The supermarket industry's "center store" of shelf-stable and frozen products is hardly sedentary. Take sriracha hot sauce, as the center store very much did.

Huy Fong Foods' "Rooster Sauce," a Southeast Asian style hot sauce with beguiling garlic notes, had simmered in the foodservice marketplace for decades as an Asian restaurant (and kitchen staff) favorite. But beginning in 2008 came shout-outs from Gourmet, the New York Times and Bon Appétit (which crowned sriracha as 2010 Ingredient of the Year). 

A heat wave of sriracha ("hipster ketchup") followed. In the center store, sriracha fever meant me-too chili sauces (including Frank's, Kikkoman, Lee Kum Kee, Tabasco, Texas Pete, plus a paleo version from Caveman Chefs). The trend extended to sriracha-flavored ketchups and BBQ sauces (including Heinz, Stonewall Kitchen, and Trader Joe's, though not Kraft) and to sriracha-flavored potato chips and popcorn (including J&D's, Kettle, Lay's, Pringles, and Target's Archer Farms).

Beyond the center store, sriracha fever brought us everything from Produce Mom Picks' sriracha ginger cauliflower to the Los Angeles Sriracha Festival's sriracha crumble apple pie. Sriracha appeared everywhere short of the MyPlate icon from the USDA.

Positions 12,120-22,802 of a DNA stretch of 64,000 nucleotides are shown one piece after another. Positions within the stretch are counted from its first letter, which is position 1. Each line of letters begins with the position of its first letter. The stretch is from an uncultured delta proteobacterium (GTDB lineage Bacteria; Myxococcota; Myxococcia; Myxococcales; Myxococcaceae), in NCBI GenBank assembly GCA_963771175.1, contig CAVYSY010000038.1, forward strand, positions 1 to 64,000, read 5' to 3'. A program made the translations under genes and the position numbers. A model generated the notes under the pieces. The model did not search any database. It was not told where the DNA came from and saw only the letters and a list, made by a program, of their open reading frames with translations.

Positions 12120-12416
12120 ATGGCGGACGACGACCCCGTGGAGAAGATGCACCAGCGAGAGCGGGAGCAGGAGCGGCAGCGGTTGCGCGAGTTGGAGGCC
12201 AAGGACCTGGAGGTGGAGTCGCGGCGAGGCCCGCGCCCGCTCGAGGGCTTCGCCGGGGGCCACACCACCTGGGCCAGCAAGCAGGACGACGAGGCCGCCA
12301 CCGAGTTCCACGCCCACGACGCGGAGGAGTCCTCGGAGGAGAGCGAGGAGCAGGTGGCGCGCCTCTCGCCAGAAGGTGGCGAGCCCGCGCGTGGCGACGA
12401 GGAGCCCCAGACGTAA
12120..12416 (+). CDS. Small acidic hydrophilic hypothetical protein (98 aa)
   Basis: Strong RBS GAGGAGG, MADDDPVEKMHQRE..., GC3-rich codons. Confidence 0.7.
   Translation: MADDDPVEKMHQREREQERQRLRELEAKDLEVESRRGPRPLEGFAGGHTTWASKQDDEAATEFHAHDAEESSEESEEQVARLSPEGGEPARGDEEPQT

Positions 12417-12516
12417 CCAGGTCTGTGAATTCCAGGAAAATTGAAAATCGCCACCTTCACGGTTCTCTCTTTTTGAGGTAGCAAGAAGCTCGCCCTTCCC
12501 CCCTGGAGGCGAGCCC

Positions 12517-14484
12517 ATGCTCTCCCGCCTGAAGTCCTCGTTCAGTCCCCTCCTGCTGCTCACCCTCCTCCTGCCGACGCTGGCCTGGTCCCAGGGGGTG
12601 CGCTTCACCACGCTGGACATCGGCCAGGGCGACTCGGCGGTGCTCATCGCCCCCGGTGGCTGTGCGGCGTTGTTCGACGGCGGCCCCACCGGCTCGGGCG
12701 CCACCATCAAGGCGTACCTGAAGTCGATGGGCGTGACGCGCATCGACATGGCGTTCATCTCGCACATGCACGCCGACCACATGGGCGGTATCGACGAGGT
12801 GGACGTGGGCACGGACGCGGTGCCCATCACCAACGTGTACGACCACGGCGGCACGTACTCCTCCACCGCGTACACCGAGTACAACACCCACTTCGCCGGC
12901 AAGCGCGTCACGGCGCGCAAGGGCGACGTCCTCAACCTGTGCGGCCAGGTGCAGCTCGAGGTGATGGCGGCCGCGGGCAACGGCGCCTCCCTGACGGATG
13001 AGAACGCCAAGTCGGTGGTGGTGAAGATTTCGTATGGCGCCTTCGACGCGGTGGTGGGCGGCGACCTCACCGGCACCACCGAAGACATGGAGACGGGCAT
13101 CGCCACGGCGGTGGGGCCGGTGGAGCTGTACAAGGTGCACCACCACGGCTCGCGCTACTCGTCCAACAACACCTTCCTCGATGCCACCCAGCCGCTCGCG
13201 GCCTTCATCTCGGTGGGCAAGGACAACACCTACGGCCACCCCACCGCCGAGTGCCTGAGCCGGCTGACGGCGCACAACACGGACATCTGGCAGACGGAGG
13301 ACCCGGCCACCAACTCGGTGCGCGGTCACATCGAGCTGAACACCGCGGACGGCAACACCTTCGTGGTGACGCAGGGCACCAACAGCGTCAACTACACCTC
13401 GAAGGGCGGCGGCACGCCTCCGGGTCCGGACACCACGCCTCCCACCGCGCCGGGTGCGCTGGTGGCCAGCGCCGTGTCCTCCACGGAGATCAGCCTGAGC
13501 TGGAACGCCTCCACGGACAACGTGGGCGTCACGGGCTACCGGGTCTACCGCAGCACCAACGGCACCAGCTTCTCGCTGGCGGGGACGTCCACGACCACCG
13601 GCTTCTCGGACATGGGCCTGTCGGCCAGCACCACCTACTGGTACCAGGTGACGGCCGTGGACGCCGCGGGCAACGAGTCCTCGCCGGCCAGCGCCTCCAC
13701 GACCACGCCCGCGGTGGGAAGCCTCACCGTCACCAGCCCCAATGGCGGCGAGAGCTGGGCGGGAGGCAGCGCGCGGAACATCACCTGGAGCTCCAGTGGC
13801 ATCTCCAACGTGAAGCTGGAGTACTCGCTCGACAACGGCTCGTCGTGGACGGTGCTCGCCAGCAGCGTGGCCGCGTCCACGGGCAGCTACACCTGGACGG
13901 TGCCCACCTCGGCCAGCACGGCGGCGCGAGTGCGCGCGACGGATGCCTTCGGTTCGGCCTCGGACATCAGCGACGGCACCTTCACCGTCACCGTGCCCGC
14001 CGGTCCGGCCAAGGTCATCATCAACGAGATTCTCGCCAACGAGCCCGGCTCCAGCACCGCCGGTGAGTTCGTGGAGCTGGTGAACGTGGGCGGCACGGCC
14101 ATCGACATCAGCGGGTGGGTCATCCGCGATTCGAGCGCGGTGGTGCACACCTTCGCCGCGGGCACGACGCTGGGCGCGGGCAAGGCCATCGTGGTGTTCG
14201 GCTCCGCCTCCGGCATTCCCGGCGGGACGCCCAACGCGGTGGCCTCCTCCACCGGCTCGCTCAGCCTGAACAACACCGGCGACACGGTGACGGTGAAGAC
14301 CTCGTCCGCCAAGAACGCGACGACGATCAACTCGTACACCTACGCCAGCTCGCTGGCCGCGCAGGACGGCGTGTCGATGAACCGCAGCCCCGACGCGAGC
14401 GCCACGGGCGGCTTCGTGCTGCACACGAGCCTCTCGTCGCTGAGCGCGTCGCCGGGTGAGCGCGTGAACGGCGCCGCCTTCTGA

But the center store activity mostly involved robbing Peter to pay Huy Fong (or its imitators). Chili sauce did become a hotter category, with IRI retail tracking showing U.S. mass-market dollar sales of hot/Cajun sauce up 8.3% in 2014, with volume sales (often the more telling measure, in factoring out food inflation) up 4.8%. At the same time, however, ketchup dollar sales were up only 0.4%, with volume sales falling 2.6%, and dollar sales of BBQ sauce were up only 2.0%, with volume sales down 0.5%.

Enter the proposed merger of two center-store dragons, H.J. Heinz and Kraft Foods, reflecting these center-store doldrums in the U.S. supermarket industry. While international flavors such as sriracha allow the center store to kick up its heels, the food trends shaping what America eats primarily favor sales of fresh, natural, and local foods, rather than national brand processed foods in bottles, cans, and boxes. As Packaged Facts analyst Susan Porjes observes in Shopping for Local Foods in the U.S. (January 2015), "'local' has become a shorthand descriptor that makes food sound high quality, fresher, more authentic, trustworthy, environmentally friendly, and supportive of the local community."

With the goal post thus moved in the U.S. market, it's hard for center store giants to grow—and especially so, in the case of Kraft, in lockstep with stock market expectations. That leaves joining forces for international expansion as the single-best reason for combining these American-made food giants.

And, in doing so, Kraft Heinz will take notes from sriracha. What's sauce for the rooster is sauce for the merger.